Presidential Race in Doubt; Fla. Recount Ordered

Opening a wild final chapter on a campaign that could hardly have been much closer, a recount of votes in Florida has thrown the outcome of the presidential race into doubt.

Though he had been declared the loser by television networks, including ABC, Democratic presidential candidate Al Gore refused to concede defeat as he inched within fewer than 1,000 votes of Bush in Florida.

As results from late-reporting precincts came in early this morning, ABCNEWS projected Bush would win Florida — putting the Republican over the top with 271 electoral votes, one more than he needed to win election as the 43rd president of the United States.

‘Too Close to Call’

But as the Gore campaign realized the margin of victory would be less than one-half of 1 percent of the popular vote, small enough to trigger an automatic recount, plans for a concession were shelved. (See related story about the recount.) With Florida and Oregon remaining too close to call this morning, Gore held 260 of the 270 votes needed to win the Electoral College. Bush held 246.

Both candidates are getting some rest now, their campaigns said.

“Without being certain of the results in Florida, we simply cannot be certain of the results of this national election,” Gore campaign chairman William Daley told wildly cheering Gore supporters in Nashville, Tenn. “This race is simply too close to call, and until the results — the recount is concluded and the results in Florida become official, our campaign continues.”

Florida Attorney General Bob Butterworth, who also serves as Gore’s campaign chairman in the state, said a recount would be called and pledged that it would “not take that long.” Butterworth said the recount could begin today and be completed as early as tomorrow, but other Democratic Party officials said the recount could take up to two weeks.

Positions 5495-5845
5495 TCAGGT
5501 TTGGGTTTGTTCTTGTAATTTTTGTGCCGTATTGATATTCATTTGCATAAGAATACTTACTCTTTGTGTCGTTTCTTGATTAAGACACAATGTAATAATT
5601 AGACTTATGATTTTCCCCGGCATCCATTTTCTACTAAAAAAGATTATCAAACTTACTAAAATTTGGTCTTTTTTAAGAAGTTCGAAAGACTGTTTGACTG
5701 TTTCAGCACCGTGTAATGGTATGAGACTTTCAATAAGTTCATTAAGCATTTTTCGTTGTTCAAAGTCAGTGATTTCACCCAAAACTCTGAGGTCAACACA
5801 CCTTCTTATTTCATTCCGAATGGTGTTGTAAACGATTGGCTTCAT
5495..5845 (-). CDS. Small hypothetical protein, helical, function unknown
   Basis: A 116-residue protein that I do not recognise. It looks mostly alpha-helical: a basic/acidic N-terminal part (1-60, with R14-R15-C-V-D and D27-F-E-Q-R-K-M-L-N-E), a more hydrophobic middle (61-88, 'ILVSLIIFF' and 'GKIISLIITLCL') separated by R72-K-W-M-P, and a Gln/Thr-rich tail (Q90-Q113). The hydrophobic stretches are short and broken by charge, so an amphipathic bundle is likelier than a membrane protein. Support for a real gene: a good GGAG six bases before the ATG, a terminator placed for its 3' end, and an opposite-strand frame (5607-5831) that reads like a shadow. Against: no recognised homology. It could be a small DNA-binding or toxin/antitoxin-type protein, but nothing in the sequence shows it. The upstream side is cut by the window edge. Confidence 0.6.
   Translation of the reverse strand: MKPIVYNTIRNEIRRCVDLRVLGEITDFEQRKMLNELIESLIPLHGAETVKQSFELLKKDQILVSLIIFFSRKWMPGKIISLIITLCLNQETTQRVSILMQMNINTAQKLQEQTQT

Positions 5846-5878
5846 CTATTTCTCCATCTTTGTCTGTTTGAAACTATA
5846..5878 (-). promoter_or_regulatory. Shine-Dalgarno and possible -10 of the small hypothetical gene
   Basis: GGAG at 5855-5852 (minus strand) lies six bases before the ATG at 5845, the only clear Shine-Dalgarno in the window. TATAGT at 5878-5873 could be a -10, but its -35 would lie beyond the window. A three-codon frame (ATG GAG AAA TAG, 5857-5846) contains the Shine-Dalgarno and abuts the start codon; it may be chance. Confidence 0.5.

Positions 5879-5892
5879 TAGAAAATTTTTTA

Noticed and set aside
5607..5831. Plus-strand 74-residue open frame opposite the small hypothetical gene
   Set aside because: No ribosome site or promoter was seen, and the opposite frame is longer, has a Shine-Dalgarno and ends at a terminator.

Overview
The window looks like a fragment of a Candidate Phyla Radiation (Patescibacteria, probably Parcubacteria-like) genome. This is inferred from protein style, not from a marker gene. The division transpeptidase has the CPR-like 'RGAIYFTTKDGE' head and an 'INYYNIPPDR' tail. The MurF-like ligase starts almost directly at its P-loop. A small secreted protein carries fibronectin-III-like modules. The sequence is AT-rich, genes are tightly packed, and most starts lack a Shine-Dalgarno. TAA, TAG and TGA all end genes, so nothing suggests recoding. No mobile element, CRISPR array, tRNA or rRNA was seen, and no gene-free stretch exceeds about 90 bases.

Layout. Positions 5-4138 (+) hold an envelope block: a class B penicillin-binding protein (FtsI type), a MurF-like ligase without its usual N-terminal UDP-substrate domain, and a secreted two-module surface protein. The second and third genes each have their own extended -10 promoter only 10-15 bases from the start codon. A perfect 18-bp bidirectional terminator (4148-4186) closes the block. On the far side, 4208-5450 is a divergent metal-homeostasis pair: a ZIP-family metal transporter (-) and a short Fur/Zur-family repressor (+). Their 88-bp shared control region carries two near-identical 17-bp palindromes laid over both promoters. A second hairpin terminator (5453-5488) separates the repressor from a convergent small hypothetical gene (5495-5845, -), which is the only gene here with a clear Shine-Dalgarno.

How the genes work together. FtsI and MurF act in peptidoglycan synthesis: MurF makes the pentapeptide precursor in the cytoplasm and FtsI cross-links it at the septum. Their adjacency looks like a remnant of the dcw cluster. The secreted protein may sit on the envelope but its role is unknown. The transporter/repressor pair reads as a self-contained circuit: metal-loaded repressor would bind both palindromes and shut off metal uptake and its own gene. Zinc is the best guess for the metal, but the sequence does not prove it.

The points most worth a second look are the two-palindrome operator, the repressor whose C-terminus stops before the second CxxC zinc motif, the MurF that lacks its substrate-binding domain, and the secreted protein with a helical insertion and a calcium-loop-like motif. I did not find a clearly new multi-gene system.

Lawyer Warren Christopher, a former Clinton secretary of state who also headed Gore’s vice-presidential search effort, is flying to Nashville and will head the vote-counting effort for the Gore campaign in Florida.

Several thousand Florida votes are under scrutiny because of ballot irregularities, including the possibility that some voters may have inadvertently marked their ballots for Pat Buchanan when they meant to go for Bush or Gore. (See related story.)

“We owe it to the country to make sure that the appropriate person won the popular vote,” Butterworth said.

Spinning Wildly

Both campaigns tried to spin the current results as positively as they could. But reporters on the ground said Bush campaign operatives were confused, angry and somewhat puzzled after a night which saw defeat, victory and then finally mystery.

“The only thing that remains [in Florida] are overseas ballots, usually military personnel,” Bush spokesman Ari Fleischer told Good Morning America. “In 1996, those ballots broke 54 percent for Bob Dole in a year in which Dole [lost] the state with 43 percent of the vote.”

Many absentee ballots remain in Florida, but on-the-ground results in several counties are also being scrutinized. And though military voters tend to go Republican, a young military group could contain many African-Americans and Latinos who may vote Democratic.

Fleischer said he’s not prepared to say whether the candidate would appoint a transition team, as is traditional for presidents-elect.

Gore communications director Mark Fabiani concentrated on Gore’s apparent win of the popular vote. Gore’s current lead of 200,000 votes is narrow enough to be wiped away with the two percent of results remaining to be counted.

“He won the popular vote. He got more votes than George Bush did across the great breadth of this country,” Fabiani told Good Morning America.

Roller Coaster Ride

Projections that Bush had won sent his supporters into a frenzy shortly after 2 a.m. ET at his campaign headquarters in Austin, Texas, as a crowd grew in anticipation of a victory celebration.